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Filed under 3 Star

All The Light We Cannot See by Anthony Doerr


4/5 stars.
ebook, 544 pages.
Read from September 07 to 17, 2014.

As Remembrance Day was yesterday, I feel it’s a perfect time to review and discuss this book. This book has created a lot of buzz since its publication and it’s well deserved. All The Light We Cannot See is a remarkable and one-of-a-kind story that takes place during WWII. Specifically during D-Day and the occupation of France. You follow the stories of Werner Pfennig, a young orphan German boy, and Marie-Laure, a young blind girl both before, during and just after the war. The novel is about humanity and what it means to be human when we are faced with unforgiving challenges and circumstances.

Marie-Laure is just six years old when she goes blind. While her mother is no longer alive, her doting father, who is the master of locks a the Museum of Natural History in Paris,  is extremely committed to her care. He begins to build small wooden models of the area that Marie lives in so that she can learn to find her way around. While initially terrified, through her father’s encouragement and persistence, Marie becomes a very independent and capable child despite her blindness.

Werner is spending his childhood in an orphanage with his sister Jutta as their father died in a coal mine. Werner is a curious and intelligent boy and he is constantly asking questions about the way the world works. He quickly becomes enthralled with the radio that he and Jutta listen to and when it breaks he becomes determined to fix it. Before long, Werner becomes the go to person for any type of radio repair in town. As he grows, so does his cravings for knowledge, but what sort of life could a boy, even a gifted one, have coming from an orphanage? The emergence of Hitler’s youth seemed to provide an answer to that question. While Werner is gifted he is oblivious to the cause that he wants to join. Jutta on the other hand is not as ignorant and she learns to read between the lines of what is being dispatched on the radio and the whisperings of other adults. She tries to warn Werner, but he doesn’t understand. All he can see is his one opportunity to become something more than an orphan.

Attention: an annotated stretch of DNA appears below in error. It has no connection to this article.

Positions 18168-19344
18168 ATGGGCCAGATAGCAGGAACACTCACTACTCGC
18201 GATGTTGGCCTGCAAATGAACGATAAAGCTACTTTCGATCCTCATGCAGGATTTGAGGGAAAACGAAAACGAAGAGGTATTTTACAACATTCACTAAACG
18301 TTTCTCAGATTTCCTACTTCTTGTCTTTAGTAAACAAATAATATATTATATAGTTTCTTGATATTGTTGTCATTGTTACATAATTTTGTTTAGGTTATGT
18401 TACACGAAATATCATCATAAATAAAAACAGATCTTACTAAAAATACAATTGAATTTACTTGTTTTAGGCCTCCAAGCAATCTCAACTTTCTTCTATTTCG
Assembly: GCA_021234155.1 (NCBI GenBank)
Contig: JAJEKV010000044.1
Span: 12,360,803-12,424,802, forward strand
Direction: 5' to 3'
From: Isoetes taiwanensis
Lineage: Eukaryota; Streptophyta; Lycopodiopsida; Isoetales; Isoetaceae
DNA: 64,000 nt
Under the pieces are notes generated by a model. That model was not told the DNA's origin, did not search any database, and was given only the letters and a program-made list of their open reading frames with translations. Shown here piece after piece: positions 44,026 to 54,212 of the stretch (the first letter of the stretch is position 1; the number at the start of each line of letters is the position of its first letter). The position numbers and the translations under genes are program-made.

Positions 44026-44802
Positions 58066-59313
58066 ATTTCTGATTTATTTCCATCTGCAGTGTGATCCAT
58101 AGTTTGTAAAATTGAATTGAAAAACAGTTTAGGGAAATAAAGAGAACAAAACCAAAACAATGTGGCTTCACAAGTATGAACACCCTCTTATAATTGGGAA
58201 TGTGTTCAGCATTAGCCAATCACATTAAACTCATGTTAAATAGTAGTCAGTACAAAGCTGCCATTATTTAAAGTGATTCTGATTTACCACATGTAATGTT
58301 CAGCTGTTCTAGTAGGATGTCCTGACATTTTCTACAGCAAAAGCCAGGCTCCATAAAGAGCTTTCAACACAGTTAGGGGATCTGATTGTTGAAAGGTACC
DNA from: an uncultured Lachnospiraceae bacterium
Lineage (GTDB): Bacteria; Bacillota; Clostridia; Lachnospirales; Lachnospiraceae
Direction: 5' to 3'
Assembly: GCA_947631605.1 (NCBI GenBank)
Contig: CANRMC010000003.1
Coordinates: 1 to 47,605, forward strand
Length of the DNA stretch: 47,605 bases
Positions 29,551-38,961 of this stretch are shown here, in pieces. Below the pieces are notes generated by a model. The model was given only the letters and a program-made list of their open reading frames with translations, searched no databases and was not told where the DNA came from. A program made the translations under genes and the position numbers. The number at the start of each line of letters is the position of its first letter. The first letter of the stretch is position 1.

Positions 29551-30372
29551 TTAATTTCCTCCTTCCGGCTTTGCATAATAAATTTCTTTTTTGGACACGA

As the war breaks out, you start to see how the story lines of these two very different characters are going to come together to one amazing and potent conclusion.

I loved Marie-Laure’s story. Her character is so enduring and real. However, this side of the war has been told many times so the inclusion of Werner’s story, that almost mirrors Marie’s, is what I found truly captivating. You often only get to hear about that horrors that Germany inflicted during this time, which is more than understandable, but it’s easy to forget that there were many innocent and young people in Germany that suffered too as a result of the actions that the adults took around them.

The story of Werner and Marie show that despite the horrors that surrounded the war, there were many cases of honor, love, resilience and strength that emerged as well. Within Werner and Marie, the author is able to capture the many facets of being human and that it’s our decisions and actions to do what’s right, regardless of whatever challenges stand in our way, that define and shape who we are and have the power to leave lasting impressions on those that that we meet and effect.

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Filed under 4 Star, Historical Fiction